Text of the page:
Thursday 24 May 2018

E-cigarettes to be re-classified as tobacco?

In March, a question was asked of the European Commission which suggested that the World Customs Organisation (WCO) was looking to reclassify e-cigarettes as tobacco products:

In November 2016 the Member States unanimously decided to classify e-liquids as Chemical Products in the Harmonised System of tariff nomenclature (HS).

The World Customs Organisation Review Sub-Committee (WCO RSC) has recently started to discuss potential changes to the HS for implementation in 2022 (HS 2022). Among the options discussed was classification under the heading ‘Tobacco and manufactured tobacco substitutes’.

The main criterion for customs classification is consideration of the physical characteristics of the product concerned.

1. Why does the Commission intend to support the WCO RSC proposal to reclassify e-liquids under the Tobacco chapter?

2. How does it justify the classification of e-liquids not containing any tobacco as tobacco products?

I can find no record of an answer but on 16th May the World Customs Organisation published a document in which it discusses shifting e-cigarettes and vape fluid out of the chemicals category (Chapter 38) and into the tobacco category (Chapter 24). The document isn't freely available online yet, although it has been published on the WCO's member website and has been distributed by the International Chamber of Commerce to its members. I quote the most relevant sections below.

It seems that the WCO has been prompted by the vape-hating Australian government and the World Health Organisation. US health agencies already classify e-cigarettes as tobacco for propaganda purposes and the EU implicitly does the same by regulating them under the Tobacco Products Directive. But they are not defined as such for the purposes of international trade and if the World Customs Organisation changed the classification, it would have several far-reaching repercussions.

Firstly, some countries use the WCO's classification as the legal basis for applying excise on tobacco products. In all Gulf Cooperation Council states, for example, goods in Chapter 24 are subject to a 100 per cent selective (excise) tax in addition to their import tariff.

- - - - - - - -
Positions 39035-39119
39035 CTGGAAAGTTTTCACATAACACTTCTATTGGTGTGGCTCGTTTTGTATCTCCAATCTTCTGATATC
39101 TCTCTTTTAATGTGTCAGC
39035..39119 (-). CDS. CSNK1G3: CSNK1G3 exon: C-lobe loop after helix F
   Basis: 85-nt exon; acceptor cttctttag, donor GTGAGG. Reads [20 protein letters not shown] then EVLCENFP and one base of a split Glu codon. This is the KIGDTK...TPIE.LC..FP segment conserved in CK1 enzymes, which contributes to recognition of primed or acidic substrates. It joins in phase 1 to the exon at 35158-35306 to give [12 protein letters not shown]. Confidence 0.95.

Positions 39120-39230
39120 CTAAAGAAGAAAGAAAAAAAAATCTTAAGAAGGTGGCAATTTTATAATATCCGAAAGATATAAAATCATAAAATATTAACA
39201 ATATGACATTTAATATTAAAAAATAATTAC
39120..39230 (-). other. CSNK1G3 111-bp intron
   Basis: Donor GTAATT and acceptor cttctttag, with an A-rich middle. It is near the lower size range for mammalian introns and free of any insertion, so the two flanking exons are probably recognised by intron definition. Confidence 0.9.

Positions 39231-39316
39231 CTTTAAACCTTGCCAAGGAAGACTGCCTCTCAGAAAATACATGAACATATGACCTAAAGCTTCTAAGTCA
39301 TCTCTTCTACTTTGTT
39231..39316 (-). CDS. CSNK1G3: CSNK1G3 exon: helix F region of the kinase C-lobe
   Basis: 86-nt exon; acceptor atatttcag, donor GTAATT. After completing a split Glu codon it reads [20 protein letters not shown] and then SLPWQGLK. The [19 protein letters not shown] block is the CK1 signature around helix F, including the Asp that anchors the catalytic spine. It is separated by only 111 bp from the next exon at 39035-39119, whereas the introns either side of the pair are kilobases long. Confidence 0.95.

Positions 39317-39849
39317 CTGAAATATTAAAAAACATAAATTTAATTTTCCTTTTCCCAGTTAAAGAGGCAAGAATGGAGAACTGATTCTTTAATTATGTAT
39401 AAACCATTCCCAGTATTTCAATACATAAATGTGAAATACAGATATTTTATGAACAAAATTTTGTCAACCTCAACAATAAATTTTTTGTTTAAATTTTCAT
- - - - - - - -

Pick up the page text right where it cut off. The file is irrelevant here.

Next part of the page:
Secondly, Chapter 24 is normally left out of trade deals, because the 'public health' lobby has successfully lobbied for a tobacco carve out. This means no cuts to tariffs on tobacco and, if e-cigarettes are included, it will mean no cuts to tariffs on vape products - and no protection from such tariffs in future trade deals.

Thirdly, Chapter 24 is excluded from investor protection under most new trade deals. So if you want to start an e-cigarette business in Spain, for example, don't expect any protection when the government suddenly moves the goal posts, cracks down on vaping, confiscates your stock and forces your shop to close.

Finally, it will send a negative message to governments about e-cigarettes. There is already more than enough orchestrated confusion about the health effects of vaping without a major international organisation lumping them in with cigarettes.

The current system works fine. Technically, e-cigarette products are classified in Chapter 38 as:

3824.90: 'chemical products and preparations of the chemical or allied industries (including those consisting of mixtures of natural products), not elsewhere specified or included'.

The EU has two further categories to make it more specific:

3824.99.5600: 'Cartridges and refills, filled, for electronic cigarettes; preparations for use in cartridges and refills for electronic cigarettes … containing products of subheading 2939791000'

3824.99.5700: 'Cartridges and refills, filled, for electronic cigarettes; preparations for use in cartridges and refills for electronic cigarettes'.

The USA uses the following:

3824.99.92.80: 'Mixtures of a kind containing nicotine used in personal electric or electronic vaporizing devices.'

Last May, Australia proposed that the WCO create a new category (24.04) in Chapter 24 for 'nicotine products for human consumption, not containing tobacco but containing nicotine.' The Aussie government admitted that e-cigarettes are not tobacco products but said that 'they are closely related to tobacco in that they are used as substitutes for tobacco products'(!).

The WCO Secretariat seems to be sympathetic to this proposal. It appears to wrongly believe that e-cigarettes were developed by the tobacco industry and wants to put all 'new products developed by the tobacco industry as an alternative to traditional cigarettes' in the tobacco category, including those that don't contain tobacco and even those that don't contain nicotine.

Last week's document includes a letter from the WHO, thanking the WCO for the invitation to comment and supporting the reclassification. It also includes a recommendation from the Mali government to put heat-not-burn products in the tobacco category and keep vape products in the chemical chapter under two categories (one for those that contain nicotine and one for those that do not).

Moving heat-not-burn into Chapter 24 would not be great from a harm reduction perspective but at least it follows some kind of logic. Moving vape products into Chapter 24 follows no logic at all. And yet it seems that the WCO is minded to shift all vape products into the tobacco category and - bizarrely - move heat-not-burn products out of the tobacco category. Moreover, it proposes moving nicotine replacement products into the tobacco category.


This is a seemingly boring, technical matter but it could have profound implications for vapers in the years ahead. I'm sure the pharmaceutical industry will be lobbying the national customs administrations like crazy between now and 11th June when the WCO's Review Sub-Committee will meet to take this further. Vapers and the e-cigarette industry should do likewise.

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